Karoli Kuns and I exchanged some comments about a recent NewsGang Live where the idea of “value” was discussed. In particular, how one might decide to purchase a pair of shoes. The conversation on the show swirled around the functional and exchange value of shoes. Let’s assume we all buy shoes that fit. Sometimes we buy shoes that are comfortable. We assign value to shoes, or almost anything, based on a number of factors.
The first is the functional value of an object; its instrumental purpose. A pen, for instance, writes; and a refrigerator cools. Marx’s “use-value” is very similar to this first type of value.
The second is the exchange value of an object; its economic value. One pen may be worth three pencils; and one refrigerator may be worth the salary earned by three months of work.
The third is the symbolic value of an object; a value that a subject assigns to an object in relation to another subject. A pen might symbolize a student’s school graduation gift or a commencement speaker’s gift; or a diamond may be a symbol of publicly declared marital love.
The last is the sign value of an object; its value within a system of objects. A particular pen may, whilst having no functional benefit, signify prestige relative to another pen; a diamond ring may have no function at all, but may suggest particular social values, such as taste or class.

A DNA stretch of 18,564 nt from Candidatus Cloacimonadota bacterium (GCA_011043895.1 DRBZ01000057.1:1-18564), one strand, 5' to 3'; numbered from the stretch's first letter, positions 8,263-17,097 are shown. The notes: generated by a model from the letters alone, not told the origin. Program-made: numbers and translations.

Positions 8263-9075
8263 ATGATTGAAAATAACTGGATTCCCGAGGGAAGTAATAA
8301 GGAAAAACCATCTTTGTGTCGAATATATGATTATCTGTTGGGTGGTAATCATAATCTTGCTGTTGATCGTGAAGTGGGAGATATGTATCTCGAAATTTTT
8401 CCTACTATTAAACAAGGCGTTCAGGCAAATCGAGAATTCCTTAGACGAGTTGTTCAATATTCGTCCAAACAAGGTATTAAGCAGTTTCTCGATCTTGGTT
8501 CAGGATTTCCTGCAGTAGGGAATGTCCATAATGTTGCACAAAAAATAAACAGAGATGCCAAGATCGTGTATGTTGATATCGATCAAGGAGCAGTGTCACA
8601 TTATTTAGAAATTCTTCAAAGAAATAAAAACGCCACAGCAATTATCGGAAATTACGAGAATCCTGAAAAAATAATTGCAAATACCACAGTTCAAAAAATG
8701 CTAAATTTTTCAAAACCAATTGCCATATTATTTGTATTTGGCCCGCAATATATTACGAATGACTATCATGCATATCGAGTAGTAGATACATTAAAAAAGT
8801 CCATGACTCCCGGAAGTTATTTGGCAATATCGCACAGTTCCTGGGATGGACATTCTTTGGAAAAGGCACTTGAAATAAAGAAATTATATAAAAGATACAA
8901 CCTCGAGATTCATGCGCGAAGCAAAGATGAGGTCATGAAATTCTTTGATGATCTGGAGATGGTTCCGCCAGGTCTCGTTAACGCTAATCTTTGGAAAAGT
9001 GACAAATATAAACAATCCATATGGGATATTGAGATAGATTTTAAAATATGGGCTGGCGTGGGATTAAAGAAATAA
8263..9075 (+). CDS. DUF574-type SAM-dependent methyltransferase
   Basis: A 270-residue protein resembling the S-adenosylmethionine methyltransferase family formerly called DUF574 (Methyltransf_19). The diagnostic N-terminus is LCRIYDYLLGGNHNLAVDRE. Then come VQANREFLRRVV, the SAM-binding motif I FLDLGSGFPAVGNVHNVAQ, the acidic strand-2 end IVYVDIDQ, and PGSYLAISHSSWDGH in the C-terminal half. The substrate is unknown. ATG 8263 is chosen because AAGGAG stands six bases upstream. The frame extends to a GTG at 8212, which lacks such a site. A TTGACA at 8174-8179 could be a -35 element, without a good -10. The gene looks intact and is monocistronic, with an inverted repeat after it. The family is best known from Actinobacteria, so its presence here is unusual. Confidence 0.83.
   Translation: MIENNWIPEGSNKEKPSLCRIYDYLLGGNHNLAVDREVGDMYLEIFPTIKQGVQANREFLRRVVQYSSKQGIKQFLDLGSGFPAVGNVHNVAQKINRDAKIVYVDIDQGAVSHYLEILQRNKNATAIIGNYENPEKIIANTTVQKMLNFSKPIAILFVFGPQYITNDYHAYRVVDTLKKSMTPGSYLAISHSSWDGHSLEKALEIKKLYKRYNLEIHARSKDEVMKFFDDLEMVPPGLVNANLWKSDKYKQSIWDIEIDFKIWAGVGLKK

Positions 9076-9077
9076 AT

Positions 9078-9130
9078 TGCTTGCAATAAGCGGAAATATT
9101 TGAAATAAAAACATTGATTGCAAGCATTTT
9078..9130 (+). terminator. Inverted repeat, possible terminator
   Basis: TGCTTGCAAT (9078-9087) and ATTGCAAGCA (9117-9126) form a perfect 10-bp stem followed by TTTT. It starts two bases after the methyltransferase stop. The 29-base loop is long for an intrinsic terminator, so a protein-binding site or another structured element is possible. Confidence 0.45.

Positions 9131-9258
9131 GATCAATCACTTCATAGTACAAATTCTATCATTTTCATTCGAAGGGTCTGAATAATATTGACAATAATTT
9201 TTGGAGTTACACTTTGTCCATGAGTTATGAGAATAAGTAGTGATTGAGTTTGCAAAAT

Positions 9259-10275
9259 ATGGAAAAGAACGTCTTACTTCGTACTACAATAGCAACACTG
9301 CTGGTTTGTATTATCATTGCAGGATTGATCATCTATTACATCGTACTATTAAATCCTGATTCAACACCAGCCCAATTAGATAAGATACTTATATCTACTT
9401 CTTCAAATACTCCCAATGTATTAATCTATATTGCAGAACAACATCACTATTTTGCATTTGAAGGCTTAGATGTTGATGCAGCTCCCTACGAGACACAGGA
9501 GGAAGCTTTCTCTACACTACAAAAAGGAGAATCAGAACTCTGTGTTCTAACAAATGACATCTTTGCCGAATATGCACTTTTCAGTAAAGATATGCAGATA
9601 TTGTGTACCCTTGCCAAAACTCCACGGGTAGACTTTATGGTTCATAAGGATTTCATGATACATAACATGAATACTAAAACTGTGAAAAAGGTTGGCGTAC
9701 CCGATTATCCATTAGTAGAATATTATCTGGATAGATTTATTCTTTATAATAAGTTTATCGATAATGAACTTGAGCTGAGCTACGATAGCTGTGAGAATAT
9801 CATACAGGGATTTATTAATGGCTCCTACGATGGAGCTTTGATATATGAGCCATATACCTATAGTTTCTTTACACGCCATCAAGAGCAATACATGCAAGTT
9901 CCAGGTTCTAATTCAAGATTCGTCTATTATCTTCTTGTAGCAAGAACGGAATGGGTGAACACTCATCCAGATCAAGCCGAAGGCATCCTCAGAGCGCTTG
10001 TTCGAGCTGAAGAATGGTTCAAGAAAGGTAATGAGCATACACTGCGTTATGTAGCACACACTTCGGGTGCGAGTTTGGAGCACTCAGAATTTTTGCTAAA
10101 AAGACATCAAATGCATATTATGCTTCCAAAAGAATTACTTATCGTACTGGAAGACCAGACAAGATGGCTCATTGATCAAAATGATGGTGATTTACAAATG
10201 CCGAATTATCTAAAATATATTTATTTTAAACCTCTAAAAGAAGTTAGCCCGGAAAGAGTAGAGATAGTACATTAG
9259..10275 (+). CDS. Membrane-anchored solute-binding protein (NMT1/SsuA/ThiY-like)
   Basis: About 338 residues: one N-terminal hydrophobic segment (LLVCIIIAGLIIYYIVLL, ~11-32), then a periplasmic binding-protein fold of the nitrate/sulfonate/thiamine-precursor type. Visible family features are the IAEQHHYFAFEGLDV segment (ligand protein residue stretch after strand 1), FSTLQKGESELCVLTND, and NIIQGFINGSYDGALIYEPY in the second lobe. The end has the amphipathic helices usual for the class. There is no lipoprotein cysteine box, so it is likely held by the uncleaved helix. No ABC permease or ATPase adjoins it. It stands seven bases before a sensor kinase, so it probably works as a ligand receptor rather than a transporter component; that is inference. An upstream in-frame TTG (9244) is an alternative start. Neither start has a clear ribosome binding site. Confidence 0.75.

Take a pair of shoes and assign a percentage of the total price to each the categories of value. The largest number will probably be next to the sign value. The shoes may have a value within the fashion system of shoes; within the fashion magazine system; within the designer system; and most importantly shoes have a signaling value within our social group. All of these things play in to the price we’re willing to pay.
Now think about the role of a social graph through Tw*tter as a method of signaling value. Compare it to using Search. PageRank uses citation as a method of deriving the value of a link. Citations are painstakingly extracted from spidered and indexed web data. Think about a real-time market where value is established through citations (gestures) across overlapping rings of social graphs. Sign value is largely produced as a social process. The key is: the gesture market needs sufficient volume and market makers.